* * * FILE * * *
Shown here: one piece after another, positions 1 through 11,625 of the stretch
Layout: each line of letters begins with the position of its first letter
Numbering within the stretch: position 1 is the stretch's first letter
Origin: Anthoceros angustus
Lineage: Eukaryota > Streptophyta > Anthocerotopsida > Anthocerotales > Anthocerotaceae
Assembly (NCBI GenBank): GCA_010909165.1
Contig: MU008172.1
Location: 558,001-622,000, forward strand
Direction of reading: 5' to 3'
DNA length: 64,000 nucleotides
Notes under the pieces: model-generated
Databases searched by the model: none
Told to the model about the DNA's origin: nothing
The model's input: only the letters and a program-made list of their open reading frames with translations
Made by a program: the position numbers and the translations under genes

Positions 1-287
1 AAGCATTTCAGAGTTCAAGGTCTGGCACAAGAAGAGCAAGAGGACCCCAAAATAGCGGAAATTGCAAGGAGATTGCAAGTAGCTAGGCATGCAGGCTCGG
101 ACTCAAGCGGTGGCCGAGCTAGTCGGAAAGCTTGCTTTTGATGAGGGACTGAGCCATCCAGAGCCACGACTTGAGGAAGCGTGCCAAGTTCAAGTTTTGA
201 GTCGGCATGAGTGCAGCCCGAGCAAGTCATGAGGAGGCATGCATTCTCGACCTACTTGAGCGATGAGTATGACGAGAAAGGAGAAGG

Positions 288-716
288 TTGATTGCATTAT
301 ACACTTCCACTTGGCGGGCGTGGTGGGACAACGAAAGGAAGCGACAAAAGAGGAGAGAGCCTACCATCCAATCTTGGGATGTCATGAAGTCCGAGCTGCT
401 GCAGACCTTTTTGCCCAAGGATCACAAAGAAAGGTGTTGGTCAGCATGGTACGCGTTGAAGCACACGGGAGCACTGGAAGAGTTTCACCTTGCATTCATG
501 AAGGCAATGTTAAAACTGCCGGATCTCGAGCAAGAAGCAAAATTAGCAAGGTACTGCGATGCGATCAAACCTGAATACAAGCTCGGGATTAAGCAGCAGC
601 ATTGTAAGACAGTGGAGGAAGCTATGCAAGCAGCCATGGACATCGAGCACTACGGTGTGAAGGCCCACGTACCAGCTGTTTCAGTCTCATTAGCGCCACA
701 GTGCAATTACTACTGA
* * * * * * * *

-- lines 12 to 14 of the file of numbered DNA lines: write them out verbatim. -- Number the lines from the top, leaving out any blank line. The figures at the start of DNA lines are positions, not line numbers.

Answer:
Databases searched by the model: none
Told to the model about the DNA's origin: nothing
The model's input: only the letters and a program-made list of their open reading frames with translations